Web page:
The effects of Microsoft Corp.s recent "Longhorn" changes are trickling down to the developer division and could ultimately impact the companys tool strategy.
Microsoft officials earlier this month announced the company is cutting some key features, such as the WinFS file system, from Longhorn, the next major version of Windows, to meet its late-2006 deadline. That time frame, however, is also putting in question two significant development efforts: "Orcas," a future version of the Visual Studio tool set, and "Avalon," Longhorns presentation-layer subsystem.
"We always said [Orcas] was [in] the Longhorn wave, plus probably three to six months," said Soma Somasegar, corporate vice president of Microsofts developer division. "In the new plan, Orcas is still part of the Longhorn wave."
But because Longhorn wont be ready until late 2006, developers can get a head start with the "Whidbey" version of the tool set, due next summer, Somasegar said. "The previous plan of record before we made all these changes was that we would ship Longhorn and then we would have a tool set [Orcas] that we would target at that system," Somasegar said in an exclusive interview with eWEEK during the VSLive conference in Orlando, Fla., last week.
"Nonetheless, we also said in the old plan of record, if youre a developer and you want to develop a Longhorn app using the new managed interfaces and the like, you do not need to wait for Orcas," Somasegar said.
For those developers, they can take the Visual Studio 2005 (Whidbey) tool set to write programs using the Longhorn SDK (software development kit), he said. Those applications will run on Longhorn.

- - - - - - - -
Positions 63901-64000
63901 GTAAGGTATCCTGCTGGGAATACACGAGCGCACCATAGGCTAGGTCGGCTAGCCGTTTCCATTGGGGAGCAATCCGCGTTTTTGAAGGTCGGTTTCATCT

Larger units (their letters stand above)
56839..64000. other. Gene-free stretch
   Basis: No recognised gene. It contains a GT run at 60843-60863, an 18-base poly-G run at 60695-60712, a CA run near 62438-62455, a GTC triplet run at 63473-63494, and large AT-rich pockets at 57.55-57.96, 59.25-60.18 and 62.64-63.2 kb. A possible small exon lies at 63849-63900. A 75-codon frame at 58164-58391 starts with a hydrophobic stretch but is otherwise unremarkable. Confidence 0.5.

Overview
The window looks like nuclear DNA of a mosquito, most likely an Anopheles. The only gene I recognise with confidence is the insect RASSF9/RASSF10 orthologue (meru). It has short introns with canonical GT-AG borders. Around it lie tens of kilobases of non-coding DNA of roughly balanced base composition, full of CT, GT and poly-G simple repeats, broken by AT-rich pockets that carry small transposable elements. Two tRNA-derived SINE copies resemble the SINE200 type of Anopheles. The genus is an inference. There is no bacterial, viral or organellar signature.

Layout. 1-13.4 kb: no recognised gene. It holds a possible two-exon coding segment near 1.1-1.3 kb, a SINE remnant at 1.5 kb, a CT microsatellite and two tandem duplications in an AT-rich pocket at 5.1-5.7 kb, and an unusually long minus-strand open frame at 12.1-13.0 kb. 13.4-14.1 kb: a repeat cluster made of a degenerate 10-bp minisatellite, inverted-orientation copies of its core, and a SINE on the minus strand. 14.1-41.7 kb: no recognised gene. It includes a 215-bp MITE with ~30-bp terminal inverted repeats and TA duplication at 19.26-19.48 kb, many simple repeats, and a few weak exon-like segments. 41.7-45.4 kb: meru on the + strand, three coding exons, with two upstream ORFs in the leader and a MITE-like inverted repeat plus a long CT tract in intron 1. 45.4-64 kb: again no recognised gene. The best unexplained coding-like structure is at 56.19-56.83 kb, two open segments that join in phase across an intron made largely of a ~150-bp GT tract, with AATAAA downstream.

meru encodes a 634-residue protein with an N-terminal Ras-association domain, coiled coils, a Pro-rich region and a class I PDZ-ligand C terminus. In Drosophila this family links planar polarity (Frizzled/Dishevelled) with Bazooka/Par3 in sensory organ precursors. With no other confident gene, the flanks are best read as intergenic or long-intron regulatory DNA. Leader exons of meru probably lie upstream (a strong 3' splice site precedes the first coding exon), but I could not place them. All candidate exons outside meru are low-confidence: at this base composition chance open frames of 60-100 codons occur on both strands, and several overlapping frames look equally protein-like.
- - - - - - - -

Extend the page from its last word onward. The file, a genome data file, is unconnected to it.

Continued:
Missing in Visual Studio 2005 are some specific application designers targeted at the Longhorn components, namely Avalon and "Indigo," Somasegar said.
In the new plan, Somasegar said, developers should get most of the functionality they need in Whidbey, enabling them to be ready when Longhorn arrives. "Whidbey is the tool set you want to use to start building Longhorn apps," he said.
Sources, however, said the delivery of Avalon, the presentation subsystem of Longhorn, is still not assured for 2006 and that its fate is hanging in the balance. "They indeed are pushing out WinFS," said one developer with close ties to Microsoft, who requested anonymity. The internal word is that "Avalon could end up like WinFS if it misses its milestone. Theyre laying the groundwork for [Avalon] to be shipped later, as a separate component."
Asked whether Avalon will be cut from Longhorn, Somasegar replied: "We absolutely thought about that. There are three endpoints to the triangle. Youve got features, youve got quality, and youve got time to market. Theres a balance that you need to strike between those three things."
Mike Sax, CEO of Sax Software Inc., of Eugene, Ore., said pulling Avalon would be "a disaster."
"I cant imagine they would do that," Sax said. "The whole consumer appeal in Longhorn comes from Avalon. There would definitely be a serious too-little, too-late feeling, and it would take some incredible spin to position it as an appealing upgrade."
Don Demsak, an XML expert and independent developer in Rockaway, N.J., agreed that pulling Avalon would be bad, but he doubts Microsoft will do it. "They would lose a lot of respect with the developers out there," he said. "We all knew WinFS was a bit aggressive, so it didnt surprise us that it was removed. But Avalon is a totally different thing."
Somasegar also acknowledged that the MBF (Microsoft Business Framework), which is tied to WinFS functionality, will likely be delayed until 2007 but that Microsoft is looking to speed its delivery.
"Were also starting to look at whether there is a way to accelerate the delivery of MBF, and the teams are working through plans," he said. "If we continue with the dependency on WinFS, itll be in 2007, whenever WinFS ships."
Mary Jo Foley of Microsoft Watch contributed to this report.